Tuesday, December 4, 2007

Smart lawyers will kill smart cars

John Tierney has an article in Today's N. Y. Times about a promising technology that would be near the top of my all time wish list ... cars that drive themselves. I won't repeat the details in the article, but the gist is that smart cars would be able to drive anywhere, handle the most crowded road conditions without slowing down, park themselves after dropping off the passengers, etc. As someone who lives in the Boston area, I think this would be a monumental breakthrough!

If such cars replaced human-driven ones, the number of traffic accidents would drop to near 0, and the traffic injury and fatality rate would do likewise. Of course, the cars would have to be able to react not only to the road on which they're driving, and to other cars, but to reckless pedestrians, bicyclists, and others who continually try to challenge the laws of physics. Still, these cars show great promise.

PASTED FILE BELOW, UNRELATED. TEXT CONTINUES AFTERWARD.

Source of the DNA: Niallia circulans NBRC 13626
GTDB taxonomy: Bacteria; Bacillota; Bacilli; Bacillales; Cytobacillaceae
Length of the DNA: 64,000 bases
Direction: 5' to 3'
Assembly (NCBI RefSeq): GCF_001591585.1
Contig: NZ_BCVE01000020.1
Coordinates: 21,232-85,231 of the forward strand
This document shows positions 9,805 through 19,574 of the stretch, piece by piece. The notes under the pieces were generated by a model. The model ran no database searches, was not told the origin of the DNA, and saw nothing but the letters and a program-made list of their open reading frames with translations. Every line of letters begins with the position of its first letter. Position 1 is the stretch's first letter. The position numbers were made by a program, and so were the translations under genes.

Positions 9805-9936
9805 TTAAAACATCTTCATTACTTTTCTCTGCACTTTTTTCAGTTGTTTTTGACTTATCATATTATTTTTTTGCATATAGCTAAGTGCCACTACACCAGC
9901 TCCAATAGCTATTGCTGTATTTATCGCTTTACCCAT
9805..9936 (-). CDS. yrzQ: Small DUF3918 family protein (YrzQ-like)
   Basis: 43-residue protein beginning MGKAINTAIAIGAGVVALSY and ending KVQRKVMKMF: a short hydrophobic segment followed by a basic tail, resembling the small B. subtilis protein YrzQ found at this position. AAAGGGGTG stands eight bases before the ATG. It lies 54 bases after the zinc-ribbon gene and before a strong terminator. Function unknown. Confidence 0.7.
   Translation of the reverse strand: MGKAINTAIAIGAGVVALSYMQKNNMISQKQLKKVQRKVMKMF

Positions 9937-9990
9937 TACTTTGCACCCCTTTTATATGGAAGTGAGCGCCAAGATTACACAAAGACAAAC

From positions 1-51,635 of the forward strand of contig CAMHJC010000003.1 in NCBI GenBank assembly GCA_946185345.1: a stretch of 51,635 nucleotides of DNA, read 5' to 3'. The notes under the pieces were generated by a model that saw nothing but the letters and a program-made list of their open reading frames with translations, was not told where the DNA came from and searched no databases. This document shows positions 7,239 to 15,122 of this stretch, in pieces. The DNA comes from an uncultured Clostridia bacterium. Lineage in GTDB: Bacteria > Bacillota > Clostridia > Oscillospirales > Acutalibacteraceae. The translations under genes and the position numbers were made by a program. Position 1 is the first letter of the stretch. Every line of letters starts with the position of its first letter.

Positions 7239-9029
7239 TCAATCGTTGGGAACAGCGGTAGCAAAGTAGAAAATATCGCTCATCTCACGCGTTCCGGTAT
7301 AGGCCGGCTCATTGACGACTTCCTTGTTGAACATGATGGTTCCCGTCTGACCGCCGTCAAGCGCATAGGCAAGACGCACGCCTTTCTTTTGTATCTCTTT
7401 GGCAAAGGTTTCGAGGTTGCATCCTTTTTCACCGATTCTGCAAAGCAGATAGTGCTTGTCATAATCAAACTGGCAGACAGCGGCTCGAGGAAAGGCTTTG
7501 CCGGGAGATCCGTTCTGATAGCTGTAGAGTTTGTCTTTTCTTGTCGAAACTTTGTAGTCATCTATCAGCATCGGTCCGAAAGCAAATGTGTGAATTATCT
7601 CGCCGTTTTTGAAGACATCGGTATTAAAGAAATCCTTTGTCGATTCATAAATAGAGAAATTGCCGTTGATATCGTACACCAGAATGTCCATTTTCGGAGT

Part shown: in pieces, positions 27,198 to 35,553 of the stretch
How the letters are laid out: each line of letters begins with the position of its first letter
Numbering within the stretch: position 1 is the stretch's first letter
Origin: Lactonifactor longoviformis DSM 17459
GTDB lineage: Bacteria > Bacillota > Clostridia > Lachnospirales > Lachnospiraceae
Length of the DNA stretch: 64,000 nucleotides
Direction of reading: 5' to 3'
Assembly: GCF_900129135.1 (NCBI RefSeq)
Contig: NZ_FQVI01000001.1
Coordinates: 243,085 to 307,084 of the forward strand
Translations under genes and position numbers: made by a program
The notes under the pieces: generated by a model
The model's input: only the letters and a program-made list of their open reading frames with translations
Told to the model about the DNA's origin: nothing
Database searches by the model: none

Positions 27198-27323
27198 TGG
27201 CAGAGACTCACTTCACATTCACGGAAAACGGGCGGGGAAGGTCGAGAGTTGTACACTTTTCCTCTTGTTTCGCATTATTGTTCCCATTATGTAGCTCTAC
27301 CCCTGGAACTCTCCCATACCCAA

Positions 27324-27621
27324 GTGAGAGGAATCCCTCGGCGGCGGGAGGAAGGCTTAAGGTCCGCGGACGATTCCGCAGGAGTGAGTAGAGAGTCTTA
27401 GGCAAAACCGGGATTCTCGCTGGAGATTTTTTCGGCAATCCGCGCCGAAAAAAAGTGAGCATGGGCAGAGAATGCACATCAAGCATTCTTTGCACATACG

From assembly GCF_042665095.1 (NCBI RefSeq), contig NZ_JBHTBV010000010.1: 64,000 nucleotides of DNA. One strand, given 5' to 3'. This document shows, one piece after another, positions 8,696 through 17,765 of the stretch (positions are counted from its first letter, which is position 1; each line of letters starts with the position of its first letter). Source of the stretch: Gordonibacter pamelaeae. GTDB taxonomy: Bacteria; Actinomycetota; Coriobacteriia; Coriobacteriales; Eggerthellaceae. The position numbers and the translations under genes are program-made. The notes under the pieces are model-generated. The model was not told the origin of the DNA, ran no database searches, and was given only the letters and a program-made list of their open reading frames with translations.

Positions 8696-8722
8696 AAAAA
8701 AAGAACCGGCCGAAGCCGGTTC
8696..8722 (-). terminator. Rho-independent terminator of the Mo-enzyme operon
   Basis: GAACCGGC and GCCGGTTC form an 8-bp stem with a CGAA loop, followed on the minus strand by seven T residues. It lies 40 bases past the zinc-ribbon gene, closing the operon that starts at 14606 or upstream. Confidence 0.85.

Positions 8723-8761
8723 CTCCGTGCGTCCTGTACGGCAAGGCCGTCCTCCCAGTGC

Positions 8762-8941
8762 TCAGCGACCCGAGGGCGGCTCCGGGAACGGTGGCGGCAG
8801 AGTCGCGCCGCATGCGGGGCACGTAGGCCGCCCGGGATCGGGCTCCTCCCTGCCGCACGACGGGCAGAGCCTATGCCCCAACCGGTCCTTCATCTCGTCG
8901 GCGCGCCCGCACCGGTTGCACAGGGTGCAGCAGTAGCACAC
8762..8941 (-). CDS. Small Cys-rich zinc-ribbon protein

Hower, Tierney errs in writing: Smart cars will never be infallible, but they don’t have to be. They just have to be better than the drivers who now cause more than 90 percent of traffic accidents and kill a million of their fellow humans per year.

Sadly, he fails to account for the lawsuits that will make smart cars economically unfeasible for the manufacturers. Even if there's only one traffic fatality per year, the family of that one
victim will sue that car's maker out of business.